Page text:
An Interview with Paul Romer on Economic Growth (transcript);
Russ Roberts: I think one of the reasons that we're so well paid relative to the average is the difficulty of entry both into our profession but especially into the university and it's hard to start universities.
And one of the reasons is because they do things unrelated to education that are much more difficult to copy. They create identity and lifestyle experiences that go well beyond the educational process. Interesting challenge.
Paul Romer: Well, the three ways universities get money—research grants, alumni giving, and then tuition—the research grants and the alumni giving set up very serious barriers to entry. Graduate education is funded almost not at all by tuition. If there were students out there with tuition dollars�funded by government vouchers�clambering for graduate education, we might actually see some entry into the creation of new fields of training.
Russ Roberts: Graduate education would look more like MBA training in the sense of its desire to cater to the consumer, which is missing from a lot of graduate education, as you point out.
Paul Romer: Yes and worrying if those people could actually get a job.
Just as an aside, part of why I shifted from an economics department to a business school is I think business schools are somehow the model of how the world should look— that we as professors should live in an environment where tuition is an important part of the incentives that guide what we do. And so I wanted to not just talk the talk from an economics department where I could ignore students and tuition. I wanted to come live and work in a business school and see if that really is the way more of higher education should look.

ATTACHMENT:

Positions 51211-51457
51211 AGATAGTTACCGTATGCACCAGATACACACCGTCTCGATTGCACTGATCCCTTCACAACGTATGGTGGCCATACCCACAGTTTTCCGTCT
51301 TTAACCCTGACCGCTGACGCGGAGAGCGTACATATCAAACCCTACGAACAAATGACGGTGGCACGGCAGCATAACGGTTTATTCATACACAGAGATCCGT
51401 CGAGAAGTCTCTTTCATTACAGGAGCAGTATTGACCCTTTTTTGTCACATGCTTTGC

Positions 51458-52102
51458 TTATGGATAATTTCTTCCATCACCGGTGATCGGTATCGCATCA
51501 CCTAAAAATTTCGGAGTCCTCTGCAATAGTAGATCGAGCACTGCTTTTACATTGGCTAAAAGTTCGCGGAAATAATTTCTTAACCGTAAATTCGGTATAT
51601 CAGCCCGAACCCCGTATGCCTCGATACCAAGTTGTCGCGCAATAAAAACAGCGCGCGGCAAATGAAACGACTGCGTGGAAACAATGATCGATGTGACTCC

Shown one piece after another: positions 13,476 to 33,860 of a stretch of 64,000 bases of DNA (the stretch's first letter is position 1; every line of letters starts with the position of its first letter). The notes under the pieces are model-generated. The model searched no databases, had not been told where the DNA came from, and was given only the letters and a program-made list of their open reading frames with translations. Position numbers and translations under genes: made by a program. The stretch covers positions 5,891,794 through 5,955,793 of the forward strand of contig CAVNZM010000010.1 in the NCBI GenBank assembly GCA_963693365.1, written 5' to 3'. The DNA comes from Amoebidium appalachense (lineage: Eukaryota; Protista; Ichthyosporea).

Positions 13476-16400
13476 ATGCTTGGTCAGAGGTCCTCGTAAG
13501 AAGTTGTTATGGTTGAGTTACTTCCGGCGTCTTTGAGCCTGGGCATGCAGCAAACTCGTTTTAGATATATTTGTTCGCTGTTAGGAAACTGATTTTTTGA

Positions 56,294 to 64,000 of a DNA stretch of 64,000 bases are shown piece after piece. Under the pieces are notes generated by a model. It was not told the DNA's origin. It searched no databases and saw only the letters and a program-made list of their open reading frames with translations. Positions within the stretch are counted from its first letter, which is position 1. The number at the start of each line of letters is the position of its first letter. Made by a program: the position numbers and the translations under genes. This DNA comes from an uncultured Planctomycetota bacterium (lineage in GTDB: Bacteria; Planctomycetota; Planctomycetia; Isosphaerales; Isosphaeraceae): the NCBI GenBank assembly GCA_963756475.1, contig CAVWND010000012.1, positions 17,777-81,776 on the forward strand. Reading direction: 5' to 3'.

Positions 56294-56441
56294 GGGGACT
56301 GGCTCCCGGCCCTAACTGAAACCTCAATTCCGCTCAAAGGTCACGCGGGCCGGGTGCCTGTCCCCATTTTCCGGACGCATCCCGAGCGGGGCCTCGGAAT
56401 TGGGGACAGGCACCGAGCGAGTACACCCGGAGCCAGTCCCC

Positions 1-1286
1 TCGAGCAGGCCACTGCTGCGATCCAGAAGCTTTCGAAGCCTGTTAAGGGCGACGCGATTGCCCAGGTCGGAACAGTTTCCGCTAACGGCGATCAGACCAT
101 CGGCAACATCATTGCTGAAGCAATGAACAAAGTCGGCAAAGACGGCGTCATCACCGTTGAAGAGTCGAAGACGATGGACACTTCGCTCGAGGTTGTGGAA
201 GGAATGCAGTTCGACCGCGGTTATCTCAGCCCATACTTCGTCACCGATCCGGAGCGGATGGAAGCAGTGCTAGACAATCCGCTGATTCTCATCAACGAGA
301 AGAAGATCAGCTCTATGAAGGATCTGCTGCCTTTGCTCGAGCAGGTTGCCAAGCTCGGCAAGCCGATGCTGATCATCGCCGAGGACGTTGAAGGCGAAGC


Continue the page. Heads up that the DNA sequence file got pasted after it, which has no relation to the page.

Watson on Summers: From Strange to Baffling
Well then, would $100 a barrel worry you?
The Difference It Doesn't Make- Thomas Sowell
Very few people have mastered anything that well beyond their own limited circle of knowledge. Even fewer seem to think far enough ahead to consider that question. Yet hardly a day goes by without news of some uninformed busybodies on one crusade or another.
Heathcare Q & A
Go Ahead, Rationalize. Monkeys Do It, Too.
For half a century, social psychologists have been trying to figure out the human gift for rationalizing irrational behavior. Why did we evolve with brains that salute our shrewdness for buying the neon yellow car with bad gas mileage? The brain keeps sending one message — Yesss! Genius! — while
our friends and family are saying,
This self-delusion, the result of what’s called cognitive dissonance, has been demonstrated over and over by researchers who have come up with increasingly elaborate explanations for it. Psychologists have suggested we hone our skills of rationalization in order to impress others, reaffirm our “moral integrity” and protect our “self-concept” and feeling of “global self-worth.”
If so, capuchin monkeys are a lot more complicated than we thought. Or, we’re less complicated. In a paper in Psychological Science, researchers at Yale report finding the first evidence of cognitive dissonance in monkeys and in a group in some ways even less sophisticated, 4-year-old humans.
France's National Audit Office ("Cour des Comptes"): 200 years and counting!
Crowdsourcing Government Transparency
Do immigrants raise or lower wages?
Deregulation and Electricity Prices